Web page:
Lidl first supermarket chain to commit to living wage
Budget supermarket chain Lidl will pay 9,000 of its UK workers at least the full living wage from next month as the first major high street name to embrace the higher pay campaign. Lidl stressed that this would not mean more expensive shopping for its customers.
The German-owned supermarket chain said the move represented an average pay rise of £1,200 per year for thousands of staff, with all UK employees receiving at least £8.20 an hour in England, Scotland and Wales and at least £9.35 in London. It currently pays £7.30 an hour outside London and £8.03 in London.
The 14% average pay rise, costing £9m, will take minimum pay at Lidl past the level recommended by the Living Wage Foundation, which campaigns for companies to pay staff enough to meet the cost of living.
The foundation recommends paying £7.85 outside London and £9.15 in London and will announce new rates at the start of November. Lidl said it would match the foundation’s new levels if they were higher than those adopted by the company.
The foundation’s living wage is distinct from and higher than the “national living wage” announced by George Osborne in his July budget. The chancellor said the minimum wage, now £6.50 an hour, would be renamed and increased to £7.20 an hour from April, rising to more than £9 in 2020. Lidl said more than half its 17,000 UK workers would benefit from the pay increase and that its move would cover employees of all ages, unlike Osborne’s scheme which applies to workers aged over 25.
Every Lidl helps
Ronny Gottschlich, Lidl UK’s chief executive, said: “It’s only right that we show our commitment, in the same way that the team commit to the business and our customers each and every day, by ensuring a wage that supports the cost of living. As a result, Lidl employees will be among the best paid in the supermarket sector, and that’s something I feel incredibly proud about.”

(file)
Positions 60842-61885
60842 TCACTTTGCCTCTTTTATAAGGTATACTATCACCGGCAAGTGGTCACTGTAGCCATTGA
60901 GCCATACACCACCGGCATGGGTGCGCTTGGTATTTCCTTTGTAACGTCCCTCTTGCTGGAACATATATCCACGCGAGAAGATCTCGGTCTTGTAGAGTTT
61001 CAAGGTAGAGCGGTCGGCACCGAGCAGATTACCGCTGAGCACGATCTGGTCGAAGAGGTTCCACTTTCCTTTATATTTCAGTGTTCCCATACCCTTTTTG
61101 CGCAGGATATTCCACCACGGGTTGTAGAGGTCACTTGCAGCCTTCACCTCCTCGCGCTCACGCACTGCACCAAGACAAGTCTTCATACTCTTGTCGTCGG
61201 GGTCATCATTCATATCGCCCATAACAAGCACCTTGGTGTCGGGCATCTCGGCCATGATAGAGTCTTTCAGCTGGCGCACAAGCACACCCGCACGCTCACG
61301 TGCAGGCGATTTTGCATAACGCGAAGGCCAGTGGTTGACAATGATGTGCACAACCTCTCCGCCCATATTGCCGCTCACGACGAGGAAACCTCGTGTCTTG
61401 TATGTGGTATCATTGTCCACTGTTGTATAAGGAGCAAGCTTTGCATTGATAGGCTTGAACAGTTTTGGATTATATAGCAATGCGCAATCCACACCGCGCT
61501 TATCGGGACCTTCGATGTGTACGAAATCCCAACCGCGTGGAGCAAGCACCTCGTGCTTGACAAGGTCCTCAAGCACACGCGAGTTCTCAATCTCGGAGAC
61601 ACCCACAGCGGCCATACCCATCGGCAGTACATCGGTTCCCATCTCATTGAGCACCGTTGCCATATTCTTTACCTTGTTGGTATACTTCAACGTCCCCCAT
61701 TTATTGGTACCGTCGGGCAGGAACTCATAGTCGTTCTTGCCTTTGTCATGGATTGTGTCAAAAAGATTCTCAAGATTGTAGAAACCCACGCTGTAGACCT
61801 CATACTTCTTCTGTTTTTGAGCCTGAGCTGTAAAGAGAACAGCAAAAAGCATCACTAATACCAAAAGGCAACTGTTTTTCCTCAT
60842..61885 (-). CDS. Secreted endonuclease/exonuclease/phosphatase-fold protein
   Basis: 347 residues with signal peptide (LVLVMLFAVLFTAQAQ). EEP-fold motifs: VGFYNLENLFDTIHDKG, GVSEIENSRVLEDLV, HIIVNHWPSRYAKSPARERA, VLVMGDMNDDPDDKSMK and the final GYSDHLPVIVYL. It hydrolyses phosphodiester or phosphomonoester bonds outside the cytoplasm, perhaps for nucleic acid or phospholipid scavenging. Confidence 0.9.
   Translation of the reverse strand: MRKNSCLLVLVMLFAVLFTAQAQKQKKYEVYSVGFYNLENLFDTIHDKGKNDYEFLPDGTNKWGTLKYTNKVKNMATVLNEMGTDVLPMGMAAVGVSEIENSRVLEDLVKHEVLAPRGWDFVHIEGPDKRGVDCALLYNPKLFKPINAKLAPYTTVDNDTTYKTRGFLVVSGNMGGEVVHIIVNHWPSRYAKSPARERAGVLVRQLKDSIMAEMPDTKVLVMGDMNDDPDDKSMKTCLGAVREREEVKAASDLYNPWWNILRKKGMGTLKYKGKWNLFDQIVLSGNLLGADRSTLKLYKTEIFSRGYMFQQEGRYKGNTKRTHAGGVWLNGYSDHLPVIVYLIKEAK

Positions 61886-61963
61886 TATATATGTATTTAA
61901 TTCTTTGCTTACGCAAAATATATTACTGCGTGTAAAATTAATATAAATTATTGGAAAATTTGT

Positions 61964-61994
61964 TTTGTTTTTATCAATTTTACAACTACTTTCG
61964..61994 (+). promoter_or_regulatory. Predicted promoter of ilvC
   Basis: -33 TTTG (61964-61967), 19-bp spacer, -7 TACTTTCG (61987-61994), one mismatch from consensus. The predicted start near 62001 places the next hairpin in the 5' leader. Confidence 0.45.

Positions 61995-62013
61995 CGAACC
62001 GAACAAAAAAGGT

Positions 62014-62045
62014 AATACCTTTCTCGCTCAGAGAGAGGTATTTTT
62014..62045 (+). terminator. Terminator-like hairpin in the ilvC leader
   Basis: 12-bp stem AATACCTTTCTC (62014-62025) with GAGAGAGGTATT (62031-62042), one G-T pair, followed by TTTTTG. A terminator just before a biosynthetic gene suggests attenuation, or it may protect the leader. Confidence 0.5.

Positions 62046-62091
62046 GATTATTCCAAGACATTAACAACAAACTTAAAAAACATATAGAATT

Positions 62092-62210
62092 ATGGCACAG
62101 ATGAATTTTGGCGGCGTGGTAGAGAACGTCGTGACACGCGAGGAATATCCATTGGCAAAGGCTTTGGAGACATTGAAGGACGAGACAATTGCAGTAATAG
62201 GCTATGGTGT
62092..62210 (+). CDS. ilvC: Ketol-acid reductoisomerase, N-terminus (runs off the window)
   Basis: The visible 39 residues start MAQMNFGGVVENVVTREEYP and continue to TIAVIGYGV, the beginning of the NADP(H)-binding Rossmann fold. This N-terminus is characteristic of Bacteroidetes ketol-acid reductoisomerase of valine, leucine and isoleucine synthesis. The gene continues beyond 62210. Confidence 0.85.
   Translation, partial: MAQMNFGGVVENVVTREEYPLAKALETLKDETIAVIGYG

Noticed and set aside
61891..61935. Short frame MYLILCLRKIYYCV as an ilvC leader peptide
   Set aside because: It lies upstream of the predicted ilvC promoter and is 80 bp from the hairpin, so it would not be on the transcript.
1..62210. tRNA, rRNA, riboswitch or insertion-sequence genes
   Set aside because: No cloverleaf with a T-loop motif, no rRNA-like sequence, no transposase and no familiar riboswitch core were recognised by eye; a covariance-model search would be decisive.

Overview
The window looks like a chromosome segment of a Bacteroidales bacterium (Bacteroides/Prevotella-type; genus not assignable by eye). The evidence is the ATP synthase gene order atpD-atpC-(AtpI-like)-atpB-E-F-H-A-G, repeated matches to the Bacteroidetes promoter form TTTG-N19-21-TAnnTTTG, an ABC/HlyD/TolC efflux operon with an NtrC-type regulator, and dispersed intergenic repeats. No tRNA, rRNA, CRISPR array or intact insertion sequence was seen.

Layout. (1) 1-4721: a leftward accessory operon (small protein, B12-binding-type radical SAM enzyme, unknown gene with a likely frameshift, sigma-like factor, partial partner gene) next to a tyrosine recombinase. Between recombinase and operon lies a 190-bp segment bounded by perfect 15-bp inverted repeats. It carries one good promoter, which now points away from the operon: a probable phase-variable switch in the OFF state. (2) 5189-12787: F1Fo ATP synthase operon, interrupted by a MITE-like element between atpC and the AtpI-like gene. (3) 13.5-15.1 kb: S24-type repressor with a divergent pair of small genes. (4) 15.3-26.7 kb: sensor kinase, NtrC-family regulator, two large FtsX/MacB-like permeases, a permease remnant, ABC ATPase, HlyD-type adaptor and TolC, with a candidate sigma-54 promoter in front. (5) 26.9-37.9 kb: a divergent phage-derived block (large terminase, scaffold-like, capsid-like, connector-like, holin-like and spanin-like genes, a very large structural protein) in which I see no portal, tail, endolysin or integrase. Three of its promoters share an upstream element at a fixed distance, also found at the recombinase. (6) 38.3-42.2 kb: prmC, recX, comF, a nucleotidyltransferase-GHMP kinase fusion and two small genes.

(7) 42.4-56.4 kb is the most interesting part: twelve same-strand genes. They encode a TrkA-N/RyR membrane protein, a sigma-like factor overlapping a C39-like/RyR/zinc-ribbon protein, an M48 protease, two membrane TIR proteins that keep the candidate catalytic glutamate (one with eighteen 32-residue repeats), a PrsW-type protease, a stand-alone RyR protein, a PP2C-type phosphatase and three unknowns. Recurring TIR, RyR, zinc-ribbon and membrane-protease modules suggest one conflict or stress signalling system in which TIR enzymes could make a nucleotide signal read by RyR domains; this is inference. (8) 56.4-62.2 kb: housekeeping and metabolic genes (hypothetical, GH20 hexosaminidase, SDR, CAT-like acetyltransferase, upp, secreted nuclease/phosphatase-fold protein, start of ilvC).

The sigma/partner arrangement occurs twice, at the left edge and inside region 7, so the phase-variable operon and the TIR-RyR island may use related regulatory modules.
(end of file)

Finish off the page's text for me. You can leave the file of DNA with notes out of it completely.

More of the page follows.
Years of falling real wages after the financial crisis, and the realisation that the government was topping up low pay through the benefits system, have increased pressure on employers to pay decent wages.
Campaigners have targeted the annual meetings of big retailers such as Next, Sainsbury’s and Tesco to demand adoption of the living wage. Sainsbury’s increased its standard rate for shop floor staff by 4% to £7.36 an hour this month.
Rhys Moore, director of the Living Wage Foundation, said Lidl’s adoption of the living wage was significant because it could put pressure on hitherto reluctant retailers to pay the living wage. Moore said: “Lidl’s announcement is a massive breakthrough in the living wage campaign, and proves that paying staff a real living wage, calculated around the cost of living, is possible on the British high street.
Customers clear living wage supermarket choice
“It sets a challenge to the rest of the UK supermarket sector, that has until now claimed that paying staff the living wage was just not possible. Consumers can now genuinely make a living wage choice at the checkout.”
Moody’s, the credit rating agency, has predicted that supermarkets, which each employ many thousands of low-paid staff, would either have to cut jobs or increase prices to deal with Osborne’s plan. Manpower, the recruiter, has said the new rate has sent shockwaves through the labour market.
More than 1,700 employers are accredited by the Living Wage Foundation, including almost a quarter of the FTSE 100 and big names such as Nestlé and Chelsea FC.
The only accredited national high street retailer is Oliver Bonas, the fashion and jewellery chain with 44 stores. Burberry has also adopted the living wage and Ikea has pledged to pay it to its 9,000 employees from April. Fashion retailer Oliver Bonas is the only other high street name to pay the living wage. Photograph: Amer Ghazzal/Demotix/Corbis
The foundation said it hoped Lidl would become an accredited employer to underline its commitment. Accredited companies promise to pay the living wage as it increases and to include contract staff such as cleaners as well as permanent employees.
Lidl said the company had not taken a decision on accreditation but that cleaners and other workers at stores and other Lidl premises are permanent employees.
She added: “At this stage our focus is on our employees and ensuring that the rollout is seamless. We feel confident that the Living Wage Foundation will welcome this announcement.”
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